Oh. The roots.
Poisoned though they are,
deep as I've hidden them,
there they sit.
At the public mention of an old name, I caught my tears, but in privacy a few soon fell. It's not an easy task, you know, to be broken and then to rebuild, and then at the height, to realize you still need fixing. I was not as broken as many have been, and this makes me feel weaker, this weak feeling; everything I became feels unwarranted.
In the space between then (that old name and that dark chapter) and now, this aspect of my life has been a quiet pool of healing waters, and for this I am eternally grateful. Lately I've seen ripples, though: inside each crowd now are familiar faces from a time long past. Near misses. Names that roll like bile off the tongue. For awhile there was a pause on these encounters; like noise cancelling headphones, but for people. It seems the pause is over: God or The Universe is shaking my interplanetary dust, poking me in the eye with certain remains. Turns out, my world is still too small to let these people back in.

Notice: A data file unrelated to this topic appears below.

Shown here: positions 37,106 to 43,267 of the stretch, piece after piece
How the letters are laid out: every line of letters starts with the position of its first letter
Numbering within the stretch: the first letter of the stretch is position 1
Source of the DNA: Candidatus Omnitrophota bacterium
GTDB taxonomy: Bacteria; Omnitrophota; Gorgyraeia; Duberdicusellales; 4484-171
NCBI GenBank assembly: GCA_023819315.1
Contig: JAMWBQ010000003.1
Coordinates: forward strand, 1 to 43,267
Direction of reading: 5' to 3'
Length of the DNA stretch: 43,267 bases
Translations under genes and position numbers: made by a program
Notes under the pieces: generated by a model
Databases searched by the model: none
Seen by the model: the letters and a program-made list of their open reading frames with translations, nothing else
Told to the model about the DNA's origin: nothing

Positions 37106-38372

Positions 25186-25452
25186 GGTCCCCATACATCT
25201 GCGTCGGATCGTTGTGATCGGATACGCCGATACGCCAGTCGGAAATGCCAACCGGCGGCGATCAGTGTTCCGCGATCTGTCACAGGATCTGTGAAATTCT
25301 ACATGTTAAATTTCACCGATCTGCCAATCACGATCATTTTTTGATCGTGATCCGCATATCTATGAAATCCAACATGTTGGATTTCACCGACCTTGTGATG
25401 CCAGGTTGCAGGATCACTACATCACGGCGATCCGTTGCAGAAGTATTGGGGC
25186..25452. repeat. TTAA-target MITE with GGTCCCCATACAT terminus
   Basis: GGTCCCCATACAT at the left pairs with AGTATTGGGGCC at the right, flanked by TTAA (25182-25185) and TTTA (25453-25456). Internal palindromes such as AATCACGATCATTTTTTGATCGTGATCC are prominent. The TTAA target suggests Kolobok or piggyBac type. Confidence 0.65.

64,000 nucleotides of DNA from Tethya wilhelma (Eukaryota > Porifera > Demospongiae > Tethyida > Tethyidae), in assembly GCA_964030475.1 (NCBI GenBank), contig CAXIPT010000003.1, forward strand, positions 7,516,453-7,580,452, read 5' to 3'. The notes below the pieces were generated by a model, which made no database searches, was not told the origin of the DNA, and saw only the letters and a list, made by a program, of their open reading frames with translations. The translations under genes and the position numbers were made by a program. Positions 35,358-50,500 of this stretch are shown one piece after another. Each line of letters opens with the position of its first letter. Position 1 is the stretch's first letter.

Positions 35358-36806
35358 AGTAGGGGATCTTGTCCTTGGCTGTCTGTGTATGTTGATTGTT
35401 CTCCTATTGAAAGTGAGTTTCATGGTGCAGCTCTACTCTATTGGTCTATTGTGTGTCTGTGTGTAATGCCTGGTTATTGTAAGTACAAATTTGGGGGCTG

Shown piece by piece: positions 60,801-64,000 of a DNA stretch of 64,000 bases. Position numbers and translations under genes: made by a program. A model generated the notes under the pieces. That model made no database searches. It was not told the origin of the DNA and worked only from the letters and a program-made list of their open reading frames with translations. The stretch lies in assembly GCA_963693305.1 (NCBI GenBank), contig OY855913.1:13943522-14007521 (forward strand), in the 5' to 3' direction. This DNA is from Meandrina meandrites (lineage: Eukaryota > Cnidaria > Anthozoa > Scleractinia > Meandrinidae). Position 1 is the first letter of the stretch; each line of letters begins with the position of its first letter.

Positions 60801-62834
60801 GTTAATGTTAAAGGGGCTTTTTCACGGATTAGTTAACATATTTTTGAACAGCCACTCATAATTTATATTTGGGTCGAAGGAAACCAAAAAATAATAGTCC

I wasn't ready for the reminder, and this concerns me. Isn't it bizarre that we can be walking in cool breezes, hair and clothes a-billowing in happier winds, when BOOM, our faces hit the sidewalk. What tripped us? Reality, maybe; a memory, encounter, conversation. Life continues, even when we expect it to stop and let us doddle around in bliss.
For about a week now, I've had a shamrock on my desk. The little plant was dying in my coworker's corner, and so she nestled it up to Phoebe, my succulent, and there they sit, buddies under my sunlight lamp. Apparently, the shamrock has found it's happy place. What was once a pot of soil with two megre leaves has become a wellspring of life -- tiny sprigs grow every day. Right now there are nine new stems, each in different phases of development. All of them have shown up in the last three days. Each day, in the order they came, they get a little taller.
As I sat here just now, staring intently at each new bud, my nose inches from the pot, I wondered if this is how God does it. I wonder if he takes us from our dark corners and puts us close by, on his desk, where he can keep his eye on us; his nose one inch away from the pot. I wonder if each sign of life makes him giddy, or thankful, or calmed somewhat about the insignificant thing that's growing before him.
I wonder, too, if he hears us as we push our way through the dirt, still recovering from our time in the shadows. When our tenderness remains apparent, and we get taller anyway (because this is our nature), does he stop the wind, does he keep us in the light, or does he tear up our roots so we might lose pieces of ourselves all over. Is the ground beneath our lives meant to shake?
I can't answer these questions just yet.